Adding more and larger parts would cause the same problem and make it more complex to fix.
What Is The Best Gear Ratio For BMX
The gear ratio for your BMX is vital, but there is no single answer to what the ‘best’ gear ratio is for your bike.
The smallest gear ratio possible is often the best option, but different ratios have unique advantages, and the smallest on one frame size isn’t the smallest for a different frame.
Moreover, the style of the bike plus how the rider uses it combine to change what works best for that particular bike.
I will explain how the proportions work to help you find the one that works for you. First, this is not merely an issue of the gears.
Your crank length also matters because it affects how fast you pedal and how much force you need to push the pedals.
The gear ratio and crank size should add up to a leg speed (pedaling pace) you are comfortable continuing.
Longer cranks are slower but easier to push, and shorter cranks are the opposite, hard to drive forward but also faster to rotate.
The smaller your gear, the quicker you move up to a point. However, you need to quickly push your cranks to take advantage of that smaller gear.
So, while a larger gear is slower, it only matters if you move fast enough to downsize to a different ratio.
A larger gear can be beneficial, adding comfort and efficiency for riders who aren’t racing or moving super-fast.
If you want to learn more about gear ratios and sizes, I recommend this informative video from Two Wheels.
The video explains how the numbers attached to gears work and where they come from to help you better understand how they work.
Helpful Tips To Know About If BMX Bikes Are Fixed Gear
BMX bikes are single speed, not fixed gear bikes because they need pedals that drive the bicycle forward but are not tied to the motion of the wheels at all times.
Once the rider stops pedaling, the bike keeps going without crank movement until friction, brakes, or an object in the way slows them down.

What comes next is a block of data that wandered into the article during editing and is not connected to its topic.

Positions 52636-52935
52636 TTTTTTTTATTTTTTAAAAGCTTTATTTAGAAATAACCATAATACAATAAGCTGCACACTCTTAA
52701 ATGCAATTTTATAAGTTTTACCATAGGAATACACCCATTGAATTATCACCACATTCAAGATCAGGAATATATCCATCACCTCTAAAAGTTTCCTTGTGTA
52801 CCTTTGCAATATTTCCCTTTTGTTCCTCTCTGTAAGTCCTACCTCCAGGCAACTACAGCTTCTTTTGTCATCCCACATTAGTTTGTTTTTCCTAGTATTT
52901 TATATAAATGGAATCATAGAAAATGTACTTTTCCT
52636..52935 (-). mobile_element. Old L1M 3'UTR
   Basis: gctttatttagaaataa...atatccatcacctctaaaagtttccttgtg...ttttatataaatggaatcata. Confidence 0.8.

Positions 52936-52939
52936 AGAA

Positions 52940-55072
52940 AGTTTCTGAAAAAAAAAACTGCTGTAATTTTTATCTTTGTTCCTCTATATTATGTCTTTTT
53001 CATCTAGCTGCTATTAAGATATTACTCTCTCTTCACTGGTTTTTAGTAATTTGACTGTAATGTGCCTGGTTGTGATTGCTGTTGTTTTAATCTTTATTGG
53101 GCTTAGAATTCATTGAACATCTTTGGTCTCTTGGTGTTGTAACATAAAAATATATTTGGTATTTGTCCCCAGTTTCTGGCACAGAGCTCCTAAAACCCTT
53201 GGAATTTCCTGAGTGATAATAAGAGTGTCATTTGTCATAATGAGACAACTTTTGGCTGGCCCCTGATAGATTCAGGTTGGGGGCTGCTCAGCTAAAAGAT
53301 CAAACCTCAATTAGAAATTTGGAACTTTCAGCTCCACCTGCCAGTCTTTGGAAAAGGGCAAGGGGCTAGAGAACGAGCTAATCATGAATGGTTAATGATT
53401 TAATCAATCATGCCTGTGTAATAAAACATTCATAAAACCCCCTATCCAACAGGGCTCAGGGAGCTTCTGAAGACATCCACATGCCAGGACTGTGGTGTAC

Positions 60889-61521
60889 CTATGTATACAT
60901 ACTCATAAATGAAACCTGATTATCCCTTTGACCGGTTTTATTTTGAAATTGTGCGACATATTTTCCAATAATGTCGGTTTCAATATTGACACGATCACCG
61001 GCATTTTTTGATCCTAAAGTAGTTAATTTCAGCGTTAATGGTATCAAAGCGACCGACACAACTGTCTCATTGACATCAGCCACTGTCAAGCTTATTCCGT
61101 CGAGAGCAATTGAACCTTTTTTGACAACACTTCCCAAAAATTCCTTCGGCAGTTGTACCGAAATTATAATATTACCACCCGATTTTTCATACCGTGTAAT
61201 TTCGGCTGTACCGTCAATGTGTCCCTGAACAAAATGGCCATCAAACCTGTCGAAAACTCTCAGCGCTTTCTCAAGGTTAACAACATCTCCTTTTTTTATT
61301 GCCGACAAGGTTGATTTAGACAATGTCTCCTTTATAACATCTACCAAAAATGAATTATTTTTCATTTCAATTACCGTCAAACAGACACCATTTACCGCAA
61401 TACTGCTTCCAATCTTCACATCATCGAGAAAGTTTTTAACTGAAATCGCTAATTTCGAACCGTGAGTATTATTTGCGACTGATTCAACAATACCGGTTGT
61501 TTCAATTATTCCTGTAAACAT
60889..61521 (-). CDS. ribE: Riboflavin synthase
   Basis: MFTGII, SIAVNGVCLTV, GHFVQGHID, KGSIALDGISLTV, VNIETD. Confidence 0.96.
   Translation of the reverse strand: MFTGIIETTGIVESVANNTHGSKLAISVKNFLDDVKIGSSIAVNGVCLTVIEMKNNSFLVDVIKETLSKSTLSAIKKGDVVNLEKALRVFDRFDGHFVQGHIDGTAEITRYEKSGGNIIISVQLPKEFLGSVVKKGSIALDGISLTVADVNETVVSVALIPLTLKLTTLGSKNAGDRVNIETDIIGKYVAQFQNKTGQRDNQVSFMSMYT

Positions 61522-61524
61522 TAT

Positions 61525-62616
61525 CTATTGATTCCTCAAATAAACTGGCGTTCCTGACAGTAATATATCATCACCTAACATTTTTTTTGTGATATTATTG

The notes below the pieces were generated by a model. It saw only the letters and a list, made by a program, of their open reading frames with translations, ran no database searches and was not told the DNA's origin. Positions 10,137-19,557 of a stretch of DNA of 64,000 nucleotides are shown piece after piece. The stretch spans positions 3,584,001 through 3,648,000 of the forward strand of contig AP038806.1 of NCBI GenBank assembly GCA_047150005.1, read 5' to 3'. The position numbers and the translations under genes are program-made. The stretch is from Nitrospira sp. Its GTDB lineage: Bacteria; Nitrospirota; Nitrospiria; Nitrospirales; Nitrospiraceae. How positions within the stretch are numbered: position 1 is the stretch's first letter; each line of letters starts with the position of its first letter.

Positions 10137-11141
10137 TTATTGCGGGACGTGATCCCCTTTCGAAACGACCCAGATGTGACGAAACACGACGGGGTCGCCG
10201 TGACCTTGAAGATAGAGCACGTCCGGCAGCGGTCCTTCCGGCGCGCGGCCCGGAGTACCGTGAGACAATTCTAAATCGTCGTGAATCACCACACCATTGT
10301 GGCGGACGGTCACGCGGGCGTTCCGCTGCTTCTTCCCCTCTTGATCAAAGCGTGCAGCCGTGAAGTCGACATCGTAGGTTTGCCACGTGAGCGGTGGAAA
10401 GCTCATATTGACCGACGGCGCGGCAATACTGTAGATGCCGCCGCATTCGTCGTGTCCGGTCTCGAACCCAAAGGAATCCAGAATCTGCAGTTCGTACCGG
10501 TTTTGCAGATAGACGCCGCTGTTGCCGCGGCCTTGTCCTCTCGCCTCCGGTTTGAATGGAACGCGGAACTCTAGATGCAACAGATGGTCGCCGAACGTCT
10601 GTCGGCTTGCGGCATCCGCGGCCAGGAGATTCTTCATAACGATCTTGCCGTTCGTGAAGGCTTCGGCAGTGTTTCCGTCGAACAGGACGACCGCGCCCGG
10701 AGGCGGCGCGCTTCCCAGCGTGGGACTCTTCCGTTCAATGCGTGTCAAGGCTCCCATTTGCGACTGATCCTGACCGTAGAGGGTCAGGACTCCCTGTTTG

Here are more helpful tips to know about if BMX bikes are fixed gear.
- Just as you can get a multispeed BMX, you could custom order a fixed gear BMX, but it would not help do the things most BMX bikes do. Pedals that move with the wheels make it hard to do jumps or perform tricks.
- A Fixie or fixed gear bike is different from a single speed. Pure Cycles explains, “Fixie is short for fixed gear… it means that the cog is directly tied to the motion of the pedals… On a fixed-gear bike, that piece doesn’t have a bearing in it, and it is fixed to the back wheel. Typically, these cogs would have a ball bearing system to allow the wheel to spin independently of the cog. On a fixed-gear bike, this isn’t so… if you pedal forward, the bike moves forward. If you pedal backward, the bike moves backward.”
- It is crucial to try out different frame and wheel sizes if you are new to BMX and decide whether you want a racing or freestyle BMX. However, it is also essential to test different gear ratios and crank lengths to find the most comfortable combination for you.
Unless you go out of your way to buy a custom-built BMX, then it’s not a fixed gear bike. All BMX are single speed with a freewheel that will propel the tire forward and then allow it to continue moving when the cranks and chain are not in motion.
This bicycle-style needs to be a single-speed to perform tricks and race safely. If your BMX were a Fixie, then the cranks, chain, and pedals would have to move the same direction as the wheels at all times and stopping them would stop your bike.